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The University of Chicago campus

Students in the University of Chicago’s social work programs are protesting their school’s recent name change after a $75 million donation from the Crown family. 

The school, formerly the School of Service Administration, was renamed the Crown Family School of Social Work, Policy and Practice in January. U. of C. President Robert J. Zimmer announced the change, writing that the donation would “increase student financial aid, support faculty research and hiring, and strengthen community engagement to address the challenges of inequality and related social problems.”

James Crown, who made the donation with his wife Paula, is the grandson of the Chicago industrialist Henry Crown. The Crown family was the 34th-richest in the country last year, according to Forbes, with a net worth of $10.2 billion. James Crown himself has previously served on the board of trustees at the U. of C. 

But the students who put together the petition are more concerned about the family’s association with General Dynamics, the third-largest defense contractor in the U.S. Recently, the company has received multibillion-dollar contracts from the federal government to build battle tanks and submarines

The Crown family sold Henry Crown’s Material Service company to General Dynamics in 1959 in return for a large share of stock. The family still owns a significant share of stock; James Crown himself has a leadership position on the company’s board of directors and individually owns more than 5% of the company’s common stock. 

“The Crown family’s investments in mass weaponry and war run counter to the National Association of Social Workers (NASW) values of social justice, dignity, and worth of the person,” the students wrote in their petition. “As the School shifts its operations to this new capital source, its celebrated programming, scholarship opportunities, and faculty appointments — marketed as an advancement toward social change — will be funded by the military-industrial complex. This is a startling hypocrisy.” 

The petition is calling for student oversight of how the $75 million is spent; tuition freezes and aid and stipend increases; an increase in lecturer salaries; and for the name change to be delayed until 2026, as well as for the Crown family’s name to be removed. 

Maxwell Klug, a second-year master’s student at the school, said that 84 students and 85 alumni have signed the petition so far, as well as three faculty or staff. 

“I would say social work students are good at organizing and coming together, and it was pretty much immediately after the email (announcing the name change) came out that individuals were doing independent research on who the Crown family is,” he said. “It became evident that there was just some unease and dissatisfaction and, really, disgust, at how the Crown family has accrued so much of their wealth.” 

Klug said that the students have not received a response to their petition from the U. of C. administration. Deborah Gorman-Smith, dean of the school, did tell faculty that the donation would not have an influence on the kind of research faculty members could undertake.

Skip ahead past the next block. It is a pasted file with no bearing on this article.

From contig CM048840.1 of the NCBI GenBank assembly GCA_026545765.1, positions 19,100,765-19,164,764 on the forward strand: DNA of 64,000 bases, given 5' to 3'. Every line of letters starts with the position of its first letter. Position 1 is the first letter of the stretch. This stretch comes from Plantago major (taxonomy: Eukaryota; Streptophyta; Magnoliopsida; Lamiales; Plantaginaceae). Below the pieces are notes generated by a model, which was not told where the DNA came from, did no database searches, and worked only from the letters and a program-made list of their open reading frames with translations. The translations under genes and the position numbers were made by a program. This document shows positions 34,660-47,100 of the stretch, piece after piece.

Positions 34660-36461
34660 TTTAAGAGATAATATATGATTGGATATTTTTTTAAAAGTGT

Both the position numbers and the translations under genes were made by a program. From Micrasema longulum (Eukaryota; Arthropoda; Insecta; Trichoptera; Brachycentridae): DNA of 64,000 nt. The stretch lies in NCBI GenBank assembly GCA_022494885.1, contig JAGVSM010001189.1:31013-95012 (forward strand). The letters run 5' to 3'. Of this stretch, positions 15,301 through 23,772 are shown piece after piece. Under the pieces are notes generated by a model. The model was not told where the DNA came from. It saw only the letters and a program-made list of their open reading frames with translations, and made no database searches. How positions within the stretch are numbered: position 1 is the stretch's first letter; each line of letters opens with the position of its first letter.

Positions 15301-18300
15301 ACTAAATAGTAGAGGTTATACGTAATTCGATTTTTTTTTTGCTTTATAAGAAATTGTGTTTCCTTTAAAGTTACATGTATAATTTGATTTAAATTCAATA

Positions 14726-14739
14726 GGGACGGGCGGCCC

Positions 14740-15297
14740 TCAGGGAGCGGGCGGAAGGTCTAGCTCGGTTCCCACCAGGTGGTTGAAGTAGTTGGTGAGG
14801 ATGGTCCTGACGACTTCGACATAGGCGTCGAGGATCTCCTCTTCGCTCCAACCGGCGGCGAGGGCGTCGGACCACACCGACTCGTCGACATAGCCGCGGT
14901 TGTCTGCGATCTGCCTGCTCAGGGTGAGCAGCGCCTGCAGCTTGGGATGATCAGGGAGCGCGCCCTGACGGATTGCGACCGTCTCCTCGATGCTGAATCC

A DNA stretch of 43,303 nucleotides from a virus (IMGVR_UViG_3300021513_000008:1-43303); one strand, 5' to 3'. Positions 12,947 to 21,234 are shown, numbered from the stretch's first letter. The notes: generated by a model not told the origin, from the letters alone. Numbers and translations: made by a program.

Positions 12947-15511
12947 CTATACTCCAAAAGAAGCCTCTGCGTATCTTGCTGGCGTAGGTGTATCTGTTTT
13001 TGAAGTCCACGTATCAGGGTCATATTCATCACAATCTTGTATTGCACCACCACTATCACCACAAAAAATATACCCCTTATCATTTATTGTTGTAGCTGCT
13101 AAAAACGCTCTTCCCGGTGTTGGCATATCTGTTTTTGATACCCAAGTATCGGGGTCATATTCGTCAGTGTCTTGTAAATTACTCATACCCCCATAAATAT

Klug said he and others were skeptical this was true: “I mean, there’s no way a gift that large doesn’t have an impact on the organization, and it doesn’t bend toward the will of the donor.” 

In response to a request for comment from the Herald, the U. of C. released the following statement: “This generous gift — the largest ever to a school of social work — will transform the ability of scholars and students at the Crown Family School of Social Work, Policy and Practice to carry out their interdisciplinary work with far-reaching impact, and to engage with communities to address disparities, repair systemic inequalities, and develop innovative responses during a critical time in the country’s history. 

“The renaming of the school also has long been a topic of discussion among faculty, students and alumni. Many have felt the previous name did not make clear that this is a school of social work, with a strong emphasis and expertise in social policy as well as practice across a range of domains and organizational and community contexts. We believed this was a good moment to unveil a new name, including recognition of the Crown family’s generous support. The Crown family has given generously over several generations to the University, and we are deeply grateful for their support.

“The world needs more social workers, and more research in the areas covered by this gift. Investing in the university helps to support groundbreaking discoveries, new ways of thinking, an education that is distinct and transformative, and an impact that can be seen in Chicago, across the nation, and around the world. The school will continue to seek input from faculty, students, staff and alumni about the school’s work in education, research and impact.”

Editor

Christian Belanger graduated from the University of Chicago in 2017. He has previously written for South Side Weekly, Chicago magazine and the Chicago Reader.

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